terms that are consistent -- like XOR A,A or CP A,05H instead or XOR A and CP
only limitation, a rather limited number of ifdef's options. Best of all you can assemble
the assembler source code yourself if you are so inclined.
The manual for
ZASMB can be seen here.
The source code for ZASMB can be obtained
The ZASMB.COM can be obtained here
While late to the CPM scene this assembler is in my opinion by far the
best. Its lightening fast, produces .COM or .HEX files
directly, it is very efficient and has many options. I have now switched
over to this assembler for all my own Z80 code.
The SLR Z80ASM.com assembler can be obtained
can be obtained here.
Digital Research's DDT, SID and ZSID
These go hand in hand with the above assemblers. For CPM there was really no
other debugger other than those of Digital research. To this day they are model
examples of code debuggers.
The manual for the Digital Research DDT.COM can be obtained
The manual for the Digital Research SID.COM can be obtained
The manual for the Digital Research ZSID.COM can be obtained
The actual DDT, SID and ZSID programs can be obtained
Digital Research CPM86 Assemblers, Linker and Debugger
These are modeled almost exactly after the CPM80 versions. One nice
feature was ASM86.COM which is a CPM80 version of the 8086 ASM86.CMD assembler.
This allows your to work with your BIOS (and other programs) under CPM80 as you
are building up a CPM86 version. Digital Research also supplied a CPM80
XLT-86.COM program that did a decent first pass job of converting your 8080 into
The CPM-86 Programmers Guide & Systems Guide explains how to work with these
They can be obtained
The manual for the Digital Research XLT-86.COM can be obtained
The actual SID.CMD, RASM86.CMD, LINK86.CMD, ASM86.COM and XLT-86.COM programs can be obtained
Microsoft's MASM Assembler, Linker and Debugger
These are probably more 8086+ programs assembled with MASM than all othere 8086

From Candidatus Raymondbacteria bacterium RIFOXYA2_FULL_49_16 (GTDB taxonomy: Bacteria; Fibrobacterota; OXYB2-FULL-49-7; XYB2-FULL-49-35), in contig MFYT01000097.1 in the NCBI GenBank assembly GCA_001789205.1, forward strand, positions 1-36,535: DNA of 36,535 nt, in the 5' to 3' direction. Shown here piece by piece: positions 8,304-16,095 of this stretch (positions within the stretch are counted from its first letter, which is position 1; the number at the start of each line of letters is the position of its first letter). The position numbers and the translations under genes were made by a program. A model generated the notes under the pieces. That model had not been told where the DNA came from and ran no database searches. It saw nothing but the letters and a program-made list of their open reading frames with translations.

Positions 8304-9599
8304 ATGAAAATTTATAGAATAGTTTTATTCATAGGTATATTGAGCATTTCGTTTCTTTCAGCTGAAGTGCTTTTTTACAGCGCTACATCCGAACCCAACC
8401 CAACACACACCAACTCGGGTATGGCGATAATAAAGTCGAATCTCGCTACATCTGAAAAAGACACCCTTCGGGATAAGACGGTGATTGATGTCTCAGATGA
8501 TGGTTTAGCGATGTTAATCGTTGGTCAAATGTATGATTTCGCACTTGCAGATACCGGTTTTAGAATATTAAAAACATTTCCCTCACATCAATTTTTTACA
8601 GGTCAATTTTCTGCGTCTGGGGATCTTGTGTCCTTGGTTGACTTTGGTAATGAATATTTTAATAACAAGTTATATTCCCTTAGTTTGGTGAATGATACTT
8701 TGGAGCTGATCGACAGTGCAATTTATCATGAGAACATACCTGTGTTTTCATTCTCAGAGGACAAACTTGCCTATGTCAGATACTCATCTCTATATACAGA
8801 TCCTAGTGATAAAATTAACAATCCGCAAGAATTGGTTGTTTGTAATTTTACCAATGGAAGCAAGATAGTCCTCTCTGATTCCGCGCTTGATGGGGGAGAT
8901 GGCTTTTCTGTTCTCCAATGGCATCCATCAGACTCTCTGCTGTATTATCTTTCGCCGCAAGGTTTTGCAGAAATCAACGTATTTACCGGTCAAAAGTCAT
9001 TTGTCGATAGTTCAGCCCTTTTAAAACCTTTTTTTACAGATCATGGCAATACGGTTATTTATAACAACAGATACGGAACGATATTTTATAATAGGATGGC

assemblers combined. It is not a particular friendly assembler, but can handle
almost any demand made upon it. The Assembler, Linker and Debugger can be
downloaded from here.
The NASM MSDOS/Windows Assembler.
This is an alternative to MASM (see above). In my
opinion it is a far superior assembler. The syntax is very simple (all memory
data addressing is in "[ ]" brackets, any references to labels etc are just
entered as text). So code like:-
MOV AL,[ES:BX], MOV AX,[ES:BX] , MOV
AX, [BX] and MOV AX,label are all quite clear.
NASM outputs files in a number of formats including .BIN, .HEX, .COM, .OBJ.
It will also handle opcoded for all the more recent 8086 "family" of chips,
Pentium etc. It is very fast too. Currently it is the only assembler
I use for 8086 code. There is an active public web site that supports this
assembler, see http://www.nasm.us/.
The NASM assembler manual can be obtained
The NASM assembler can be obtained here.
(Normally you only use NASM.EXE)
The Easy68K Assembler.
There are many good assemblers for the 68000 family of CPU's. I have been using
a fantastic package written some time ago by Tim Larson, Paul McKee and Chuck
Kelly called "Easy68K". It runs as its own self contained IDE in windows.
Not only does it have a complete assembler but it has a self contained Run and
Debug interface. The only catch is that all console IO goes through the 68k
software interrupt Trap #15. Using this debugger you can quickly write and test
code before programming an EEPROM. The only change for your final hardware
setup being you replace Trap #15 with an output to your Console I/O port.
The Easy68K assembler IDE can be downloaded from
The Telemark TASM Assembler.
The Telemark Assembler (TASM) is a table driven cross assembler for the MS-DOS
(and LINUX) environments. Assembly source code, written in the appropriate
dialect (generally very close to the manufacturers assembly language), can be
assembled with TASM, and the resulting object code transferred to the target
microprocessor system via PROM or other mechanisms. It was written by Thomas N.
Anderson of Squak Valley Software. I use it here for all my 6502 assembly code.
However it can be used for other CPU's as well. See
The TASM assembler itself can be downloaded from